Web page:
Pean ~ a heritage vegetable

In October, a friend gave me six vegetable seedlings. She described them as a cross between a Pea and a Bean, a heritage vegetable brought to New Zealand by Dalmatian people who settled in this country more than 100 years ago.

The seedlings have flourished and are growing skywards on the bean frame next to my scarlet runner beans. We pick young Peans and enjoy eating them raw. It is hard to say whether the Pean is a cross or whether it is a distinctive vegetable in its own right. I’ll let some pods grow large and see what eventuates.

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Young Pean, pod and seed, is nice to eat raw
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Pean: leafy plant, young pods and delicate white flowers

As is the way in summer, we now have a proliferation of beans. Tired and hot at the end of a busy week, I had no idea what dish I might create as I picked the green, butter and runner beans, Peans and green chilli for dinner tonight.

However, a recipe evolved and Friday night dinner happened for three adults, and three grandkids who must have sausages and sauce. Kids and vegetables – that is another story.

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Colourful medley of vegetables including Peans
  1. Slice 1 onion and saute in olive oil until soft
  2. Add 2 crushed cloves of garlic and 1 green chilli finely chopped
  3. Slice 1 red pepper (normally I would char-grill beforehand and peel) and saute with the onion
  4. Add 1 450g tin of chopped tomatoes. Stir and simmer.
  5. Top and tail and cut the beans and Peans.  Add to tomato mixture.
  6. Simmer gently until the vegetables are cooked to your liking.
  7. Season to taste.

I added some leftover black Kalamata olives that had been marinated in a chilli and red capsicum dressing and then served  this dish with crusty ciabatta bread.

As an after thought – I could have added some crumbled feta cheese. But – next time.

The Pean has earned its place in my vegetable garden and kitchen.

Losing the plot in the veggie garden

 

Gardening 101. Do not, do not turn your back on the summer garden plot. Himself and I took a five-day break and the veggies threw a party.

Cos lettuces bolted to seed. Cucumber had a marrow growing competition with the zucchini.  Pineapple sage bush transformed into a monster. Runner beans did a vertical sprint. Vine ripened tomatoes got saucy. Yellow quinces just wanted to carpet the grass. And the chooks fell in love with the red juicy tomatoes and grubbing among the green herbs.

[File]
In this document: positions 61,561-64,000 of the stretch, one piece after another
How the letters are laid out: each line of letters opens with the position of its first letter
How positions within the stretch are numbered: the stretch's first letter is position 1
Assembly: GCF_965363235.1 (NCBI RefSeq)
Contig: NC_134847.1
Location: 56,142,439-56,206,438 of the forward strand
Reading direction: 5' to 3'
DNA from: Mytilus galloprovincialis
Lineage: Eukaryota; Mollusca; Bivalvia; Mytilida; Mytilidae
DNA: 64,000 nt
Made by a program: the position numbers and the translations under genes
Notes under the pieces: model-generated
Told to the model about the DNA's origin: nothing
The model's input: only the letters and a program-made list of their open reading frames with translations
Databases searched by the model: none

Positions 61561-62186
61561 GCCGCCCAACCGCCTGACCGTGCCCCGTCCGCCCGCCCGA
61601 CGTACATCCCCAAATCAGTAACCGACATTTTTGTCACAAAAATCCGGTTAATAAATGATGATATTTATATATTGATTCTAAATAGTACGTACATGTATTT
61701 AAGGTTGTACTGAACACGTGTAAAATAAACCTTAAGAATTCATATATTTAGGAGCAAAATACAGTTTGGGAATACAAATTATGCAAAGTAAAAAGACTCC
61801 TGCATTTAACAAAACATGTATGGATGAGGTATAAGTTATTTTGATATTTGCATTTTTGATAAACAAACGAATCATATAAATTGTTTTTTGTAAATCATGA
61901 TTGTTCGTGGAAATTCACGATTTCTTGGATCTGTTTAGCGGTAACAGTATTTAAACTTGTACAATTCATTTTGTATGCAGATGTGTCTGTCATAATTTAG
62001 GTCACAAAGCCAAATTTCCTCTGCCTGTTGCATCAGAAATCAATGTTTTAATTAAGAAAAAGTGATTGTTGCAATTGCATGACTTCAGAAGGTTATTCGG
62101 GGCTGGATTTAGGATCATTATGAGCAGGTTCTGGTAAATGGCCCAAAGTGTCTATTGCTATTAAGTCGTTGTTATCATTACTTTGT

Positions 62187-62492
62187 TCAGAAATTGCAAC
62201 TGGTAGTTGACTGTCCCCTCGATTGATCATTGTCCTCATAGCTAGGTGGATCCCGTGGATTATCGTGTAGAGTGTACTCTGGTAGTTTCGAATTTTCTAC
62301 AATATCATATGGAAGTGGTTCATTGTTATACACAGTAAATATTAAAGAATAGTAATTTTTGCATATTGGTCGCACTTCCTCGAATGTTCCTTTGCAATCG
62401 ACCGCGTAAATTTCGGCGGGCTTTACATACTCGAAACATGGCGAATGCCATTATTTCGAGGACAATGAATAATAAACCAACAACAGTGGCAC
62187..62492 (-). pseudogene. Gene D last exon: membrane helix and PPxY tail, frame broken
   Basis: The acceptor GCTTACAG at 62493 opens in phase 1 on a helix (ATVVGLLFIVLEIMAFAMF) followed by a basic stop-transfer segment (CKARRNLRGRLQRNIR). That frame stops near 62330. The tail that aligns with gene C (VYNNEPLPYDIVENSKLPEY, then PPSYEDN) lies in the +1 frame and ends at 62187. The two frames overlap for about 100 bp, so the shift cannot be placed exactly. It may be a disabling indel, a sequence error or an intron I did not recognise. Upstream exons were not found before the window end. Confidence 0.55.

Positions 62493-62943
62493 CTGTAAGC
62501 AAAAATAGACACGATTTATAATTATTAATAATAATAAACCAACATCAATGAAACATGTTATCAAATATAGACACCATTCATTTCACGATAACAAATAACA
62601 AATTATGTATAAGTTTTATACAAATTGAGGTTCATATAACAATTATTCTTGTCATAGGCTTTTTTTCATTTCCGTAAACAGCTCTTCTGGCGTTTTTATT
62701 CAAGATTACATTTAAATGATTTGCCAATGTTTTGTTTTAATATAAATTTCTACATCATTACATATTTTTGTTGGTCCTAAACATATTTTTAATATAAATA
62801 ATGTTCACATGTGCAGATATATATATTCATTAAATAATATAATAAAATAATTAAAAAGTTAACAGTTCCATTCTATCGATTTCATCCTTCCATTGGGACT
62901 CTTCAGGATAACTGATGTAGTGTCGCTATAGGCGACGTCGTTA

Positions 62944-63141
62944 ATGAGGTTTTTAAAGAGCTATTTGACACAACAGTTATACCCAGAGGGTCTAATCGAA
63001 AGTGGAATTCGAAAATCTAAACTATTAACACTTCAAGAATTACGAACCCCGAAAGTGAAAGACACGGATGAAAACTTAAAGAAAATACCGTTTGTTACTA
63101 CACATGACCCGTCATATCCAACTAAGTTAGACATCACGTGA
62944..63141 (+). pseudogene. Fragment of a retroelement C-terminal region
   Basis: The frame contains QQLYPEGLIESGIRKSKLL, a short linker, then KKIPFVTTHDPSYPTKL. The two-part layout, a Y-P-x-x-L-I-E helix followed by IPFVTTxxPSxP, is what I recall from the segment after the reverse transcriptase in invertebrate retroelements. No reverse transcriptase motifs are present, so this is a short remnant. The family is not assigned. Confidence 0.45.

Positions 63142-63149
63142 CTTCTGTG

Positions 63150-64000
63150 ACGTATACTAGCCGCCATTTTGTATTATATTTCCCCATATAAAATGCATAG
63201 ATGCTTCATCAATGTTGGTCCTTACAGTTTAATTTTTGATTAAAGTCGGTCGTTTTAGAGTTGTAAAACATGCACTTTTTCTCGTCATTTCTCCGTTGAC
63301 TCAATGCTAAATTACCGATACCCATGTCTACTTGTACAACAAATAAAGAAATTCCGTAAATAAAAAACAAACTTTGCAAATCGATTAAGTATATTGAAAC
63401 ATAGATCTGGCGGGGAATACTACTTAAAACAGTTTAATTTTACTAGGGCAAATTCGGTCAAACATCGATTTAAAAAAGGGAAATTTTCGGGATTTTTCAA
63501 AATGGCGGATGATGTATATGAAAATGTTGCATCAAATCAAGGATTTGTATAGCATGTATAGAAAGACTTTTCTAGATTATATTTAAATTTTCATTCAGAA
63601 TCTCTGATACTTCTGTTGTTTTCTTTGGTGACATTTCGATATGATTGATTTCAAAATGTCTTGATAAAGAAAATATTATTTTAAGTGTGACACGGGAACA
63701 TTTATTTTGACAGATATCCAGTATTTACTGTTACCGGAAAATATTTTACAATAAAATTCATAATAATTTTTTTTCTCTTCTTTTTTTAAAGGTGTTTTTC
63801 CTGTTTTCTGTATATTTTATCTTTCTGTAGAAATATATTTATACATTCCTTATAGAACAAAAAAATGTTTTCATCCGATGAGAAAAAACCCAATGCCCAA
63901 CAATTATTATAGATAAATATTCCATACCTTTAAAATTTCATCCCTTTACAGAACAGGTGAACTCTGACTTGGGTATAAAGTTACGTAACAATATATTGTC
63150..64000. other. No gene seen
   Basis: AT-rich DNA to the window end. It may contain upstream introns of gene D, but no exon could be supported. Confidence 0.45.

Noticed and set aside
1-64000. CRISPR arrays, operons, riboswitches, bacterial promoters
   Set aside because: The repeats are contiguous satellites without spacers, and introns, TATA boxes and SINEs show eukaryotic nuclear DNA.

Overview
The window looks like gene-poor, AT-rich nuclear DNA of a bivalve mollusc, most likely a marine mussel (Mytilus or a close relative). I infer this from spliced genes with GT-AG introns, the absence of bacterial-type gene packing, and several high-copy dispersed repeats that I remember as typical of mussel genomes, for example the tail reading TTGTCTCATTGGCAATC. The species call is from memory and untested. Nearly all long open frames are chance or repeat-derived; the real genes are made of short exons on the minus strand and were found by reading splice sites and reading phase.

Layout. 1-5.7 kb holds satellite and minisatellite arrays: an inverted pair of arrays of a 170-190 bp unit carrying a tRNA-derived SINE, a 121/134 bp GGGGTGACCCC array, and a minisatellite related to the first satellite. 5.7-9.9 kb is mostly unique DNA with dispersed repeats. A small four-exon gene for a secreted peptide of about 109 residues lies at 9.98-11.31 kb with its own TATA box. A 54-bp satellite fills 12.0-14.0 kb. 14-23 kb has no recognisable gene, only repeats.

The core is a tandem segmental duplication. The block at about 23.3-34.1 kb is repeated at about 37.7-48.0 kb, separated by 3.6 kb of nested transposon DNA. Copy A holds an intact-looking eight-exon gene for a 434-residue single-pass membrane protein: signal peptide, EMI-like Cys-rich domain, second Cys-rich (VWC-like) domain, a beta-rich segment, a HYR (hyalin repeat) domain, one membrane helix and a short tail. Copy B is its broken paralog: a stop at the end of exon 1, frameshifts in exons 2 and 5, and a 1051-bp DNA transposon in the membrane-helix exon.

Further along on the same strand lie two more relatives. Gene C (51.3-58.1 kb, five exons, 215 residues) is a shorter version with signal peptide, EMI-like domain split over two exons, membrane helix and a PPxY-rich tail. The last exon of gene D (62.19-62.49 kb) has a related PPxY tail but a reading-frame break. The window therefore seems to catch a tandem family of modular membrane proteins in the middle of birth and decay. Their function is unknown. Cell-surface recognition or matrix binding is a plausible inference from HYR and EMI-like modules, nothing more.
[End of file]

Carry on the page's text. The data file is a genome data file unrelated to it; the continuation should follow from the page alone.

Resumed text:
This cook has the last say. Olive oil, oregano, black pepper and roast slowly in the  oven for about one hour. Slip the skins off when cooled. Use as required. I freeze the pulp in meal lots to use with pasta dishes at a later time.

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The trees yawn and stretch their limbs to the sun

Early this morning I went for a walk. The cat stopped following me once I left the sanctuary of the garden and sat  down to sun himself by the gate until my return. The chickens gave up following me in disgust because I had no food bucket. A rabbit crouching in the long grass and I startled each other.  A white tail bobbed off at speed under the trees. A bird, hidden high in the branches, made its presence heard. Further along the path, a loud squawk was accompanied by a flapping of wings as a beautifully coloured cock pheasant took flight (or fright) from under the ferns.

No animal life stirred in the stream as the sun gave life to the day and as its fingers of light reached through the trees. Eels have retreated deep into their watery stream bed to dream of their long swim through the rivers to the coast and of their arduous journey to the spawning grounds in the warmer waters of the Pacific Ocean. The trees yawn and stretch their limbs and preen themselves in nature’s mirror, readying for another day.

My humble stream moment makes me think of poems by two esteemed and eloquent New Zealand poets

“The sea, to the mountains, to the river” by Hone Tuwhare

“The river in you” by Brian Turner

Saturday night ~ it’s humid

Word Press Daily Prompt Saturday Night

Coping with the heat and humidity. That is what I am doing.

Earlier this evening, cold drink in hand, I kept company with Dr. Kay Scarpetta as I turned the pages of crime author Patricia Cornwell’s latest novel, Depraved Heart. At page 256, I stop reading. There is no more ice in my freezer and no more chilled drink in my fridge. That puts an end to that.

Time to venture outside to say goodnight to my garden, to give the plants a cool drink. It is pleasant during the stillness of the twilight hours. The first star makes its appearance, there is the occasional bird twitter as they settle in the trees and the shadows deepen as the dark cloak of the night descends over the land. After shutting the hens in their coop, I set the possum traps. These creatures of the night will soon stir from their daytime slumbers intent on foraging and ravaging my fruit.

Still the humidity persists. Feeling listless, I check out the online International Scrabble Club and play a couple of games, check out Facebook and am now writing this daily prompt. It may be a late night.

Hardly Saturday night fever.

 

Plums ~ under threat from possum pests